Living off what was available in their natural surroundings, theHaudenosaunee made clothing from woven natural fibers, hides from elk or deer, and furs from woodland animals like rabbits or bears. Even corn husks could me used to make moccasins.

The deer was one of the most important animals for the Haudenosaunee nations as every part was used. Its meat provided nourishment, its hides were used for clothing, the sinew was used for thread and its bones were used as tools or ornaments. Hides were tanned and stretched into soft leather before being used for clothing or footwear. This was done by soaking the skins for several days before loosening any fur and drying it. Smoking the skins produced a different colour and made the hides water resistant.

Men and women added embellishments to their clothing using wooden beads, feathers and porcupine quills. These embellishments could be symbols of clans or artistic expressions of the creation story. Deer hooves were also used on dancer regalia to create a jingling garter. Once Europeans began to settle in North America other fibers and decorations were introduced and women began to make clothing out of broadcloth. The Haudenosaunee people also began to replace the wooden beads with glass ones and used more synthetic fibers. While the materials changed the styles remained the same.

By 1900s most Haudenosaunee families were wearing the same clothing as the settlers opting for suits over breechcloths and leggings. As the styles changed throughout the century the Haudenosaunee adopted jeans and t-shirts common on most people today. To this day however most nations still wear traditional clothing to long house ceremonies or special events.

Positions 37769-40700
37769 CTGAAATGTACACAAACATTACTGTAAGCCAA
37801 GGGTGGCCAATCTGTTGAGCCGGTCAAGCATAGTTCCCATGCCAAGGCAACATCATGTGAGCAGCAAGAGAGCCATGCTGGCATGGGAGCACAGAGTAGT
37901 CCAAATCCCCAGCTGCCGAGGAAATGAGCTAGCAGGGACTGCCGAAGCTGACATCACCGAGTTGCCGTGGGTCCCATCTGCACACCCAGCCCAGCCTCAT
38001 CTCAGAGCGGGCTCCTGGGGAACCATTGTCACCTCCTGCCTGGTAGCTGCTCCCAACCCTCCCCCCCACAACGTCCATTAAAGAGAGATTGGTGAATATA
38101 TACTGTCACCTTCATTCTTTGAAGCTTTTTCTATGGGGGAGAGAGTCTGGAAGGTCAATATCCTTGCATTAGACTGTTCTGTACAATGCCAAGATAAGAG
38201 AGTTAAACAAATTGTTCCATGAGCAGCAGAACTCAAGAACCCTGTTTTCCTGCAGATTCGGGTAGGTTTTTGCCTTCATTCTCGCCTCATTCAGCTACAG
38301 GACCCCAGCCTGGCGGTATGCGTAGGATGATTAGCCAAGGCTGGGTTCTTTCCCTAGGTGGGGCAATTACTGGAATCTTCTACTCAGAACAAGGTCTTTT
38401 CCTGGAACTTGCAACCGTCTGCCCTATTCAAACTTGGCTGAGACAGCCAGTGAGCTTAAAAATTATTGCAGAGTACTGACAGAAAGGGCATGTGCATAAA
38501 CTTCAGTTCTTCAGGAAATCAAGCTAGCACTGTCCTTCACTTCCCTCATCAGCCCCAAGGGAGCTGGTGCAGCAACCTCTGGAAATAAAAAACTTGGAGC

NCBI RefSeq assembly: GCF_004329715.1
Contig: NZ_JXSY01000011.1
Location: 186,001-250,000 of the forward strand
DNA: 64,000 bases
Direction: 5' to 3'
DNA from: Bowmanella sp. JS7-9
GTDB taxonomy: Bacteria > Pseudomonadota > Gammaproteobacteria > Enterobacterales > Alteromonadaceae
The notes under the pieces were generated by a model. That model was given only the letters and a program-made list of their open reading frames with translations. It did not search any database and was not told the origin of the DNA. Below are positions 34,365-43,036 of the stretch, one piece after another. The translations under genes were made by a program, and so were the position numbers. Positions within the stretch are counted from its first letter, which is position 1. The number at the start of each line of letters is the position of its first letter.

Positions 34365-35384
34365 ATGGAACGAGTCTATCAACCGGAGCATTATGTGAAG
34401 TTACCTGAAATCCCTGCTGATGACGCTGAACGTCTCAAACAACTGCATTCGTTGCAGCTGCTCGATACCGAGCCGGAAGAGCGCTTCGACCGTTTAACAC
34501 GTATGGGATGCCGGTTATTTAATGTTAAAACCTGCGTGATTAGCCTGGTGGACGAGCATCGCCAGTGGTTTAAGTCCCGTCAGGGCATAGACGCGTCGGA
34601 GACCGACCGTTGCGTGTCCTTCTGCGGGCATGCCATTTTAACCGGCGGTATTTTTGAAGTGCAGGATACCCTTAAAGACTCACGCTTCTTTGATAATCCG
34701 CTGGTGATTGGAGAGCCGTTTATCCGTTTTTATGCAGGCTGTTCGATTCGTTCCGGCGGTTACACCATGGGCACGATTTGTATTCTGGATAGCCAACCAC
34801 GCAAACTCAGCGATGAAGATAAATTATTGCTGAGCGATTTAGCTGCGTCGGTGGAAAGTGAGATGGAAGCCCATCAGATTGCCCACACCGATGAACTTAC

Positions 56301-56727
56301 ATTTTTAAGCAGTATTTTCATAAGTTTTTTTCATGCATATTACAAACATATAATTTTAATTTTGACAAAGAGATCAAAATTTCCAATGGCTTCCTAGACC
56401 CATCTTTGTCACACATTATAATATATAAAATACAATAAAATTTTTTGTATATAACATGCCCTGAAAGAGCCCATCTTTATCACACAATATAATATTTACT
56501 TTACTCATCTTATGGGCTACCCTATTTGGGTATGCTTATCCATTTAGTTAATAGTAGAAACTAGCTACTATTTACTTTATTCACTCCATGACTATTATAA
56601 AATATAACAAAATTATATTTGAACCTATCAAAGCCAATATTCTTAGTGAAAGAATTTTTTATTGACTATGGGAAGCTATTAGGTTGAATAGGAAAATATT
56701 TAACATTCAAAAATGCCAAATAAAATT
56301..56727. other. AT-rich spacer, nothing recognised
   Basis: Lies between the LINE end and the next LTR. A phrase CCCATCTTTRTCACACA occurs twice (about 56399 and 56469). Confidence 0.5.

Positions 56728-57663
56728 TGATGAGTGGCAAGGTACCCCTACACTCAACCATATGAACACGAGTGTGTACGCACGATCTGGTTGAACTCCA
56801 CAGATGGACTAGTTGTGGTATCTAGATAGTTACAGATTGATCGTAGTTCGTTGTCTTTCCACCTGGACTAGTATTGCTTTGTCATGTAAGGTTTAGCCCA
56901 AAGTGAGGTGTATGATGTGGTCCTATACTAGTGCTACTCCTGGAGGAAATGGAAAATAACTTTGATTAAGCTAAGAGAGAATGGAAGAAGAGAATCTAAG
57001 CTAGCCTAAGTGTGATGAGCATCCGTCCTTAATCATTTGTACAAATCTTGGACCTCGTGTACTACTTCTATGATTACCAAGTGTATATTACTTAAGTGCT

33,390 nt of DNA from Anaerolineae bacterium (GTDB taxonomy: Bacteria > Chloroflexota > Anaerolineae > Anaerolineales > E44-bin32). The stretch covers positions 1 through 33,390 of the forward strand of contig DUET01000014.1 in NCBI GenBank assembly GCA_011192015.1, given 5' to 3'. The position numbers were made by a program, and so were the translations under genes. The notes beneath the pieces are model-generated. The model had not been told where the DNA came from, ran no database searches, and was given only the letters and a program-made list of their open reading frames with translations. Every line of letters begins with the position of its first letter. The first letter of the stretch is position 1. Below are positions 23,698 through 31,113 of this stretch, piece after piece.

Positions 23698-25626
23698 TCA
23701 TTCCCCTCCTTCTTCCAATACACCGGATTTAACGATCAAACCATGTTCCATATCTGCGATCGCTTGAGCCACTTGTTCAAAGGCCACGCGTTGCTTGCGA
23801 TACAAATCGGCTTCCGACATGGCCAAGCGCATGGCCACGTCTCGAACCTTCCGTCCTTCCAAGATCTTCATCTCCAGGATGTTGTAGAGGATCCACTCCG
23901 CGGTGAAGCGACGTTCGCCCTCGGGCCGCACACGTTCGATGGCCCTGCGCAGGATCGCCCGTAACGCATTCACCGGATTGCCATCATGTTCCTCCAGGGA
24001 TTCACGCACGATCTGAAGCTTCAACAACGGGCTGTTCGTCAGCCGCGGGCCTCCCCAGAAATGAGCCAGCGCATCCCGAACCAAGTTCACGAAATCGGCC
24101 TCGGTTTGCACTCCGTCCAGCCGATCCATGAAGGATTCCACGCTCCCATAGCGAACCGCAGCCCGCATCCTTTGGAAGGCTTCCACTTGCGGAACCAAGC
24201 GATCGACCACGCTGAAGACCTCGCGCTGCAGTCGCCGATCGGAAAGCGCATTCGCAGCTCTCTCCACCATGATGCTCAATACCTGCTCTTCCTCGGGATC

The primary garment for men of most nations was breech cloth. This was a long rectangular piece of cloth or sometimes soft buckskin worn between the legs and secured on a belt. This type of clothing is also known as breechclout, loincloth or clout. For special occasions a man might also wear an apron or breechcloth cover. This is a specially embroidered panel with intricate beadwork or embellished with porcupine quills. To cover bare legs men wore long leggings which connected to the belt on their breechcloth. Men might also wear kilts made of soft skins.

Every nation had some type of moccasin or foot covering. Mocassins were low, soft soled foot coverings made of tougher buckskins. Some had decorated flaps that were sewn on after the original construction was done making them easier to remove and add to new moccasins when the old ones wore out.  Because they were not always the most durable on hunting trips extra moccasins were often brought along. In the winter moccasins were often made of bear skins with the fur turned inside.

Finally gustoweh were an important piece of men’s clothing as it was a piece of his identity. A gustoweh is a frame or cap headpiece decorated with beads and most importantly feathers attached in a way that distinguished different nations. For example the Mohawk nation’s gustoweh contains three upright eagle feathers.

Women generally wore skirts and tunics or poncho type shirts or dresses. Simple skirts could be a large piece of hide tied around the waste, but could be fringed at the bottom. Women might wear breechcloths underneath their skirts or dresses but they were never worn as outer clothing. Women also wore leggings but theirs were often shorter only coming up to just above the knee. Women’s moccasins were much the same as men though cut slightly different. Women did not wear gustowehs but would cover their heads in a wrap or hood in colder weather.

Haudenosaunee children dressed in similar clothing to their parents including breech cloths and tunics. The clothing for children was to promote free movement and independance. Babies were usually swaddled and carried on a cradle board until they were old enough to walk.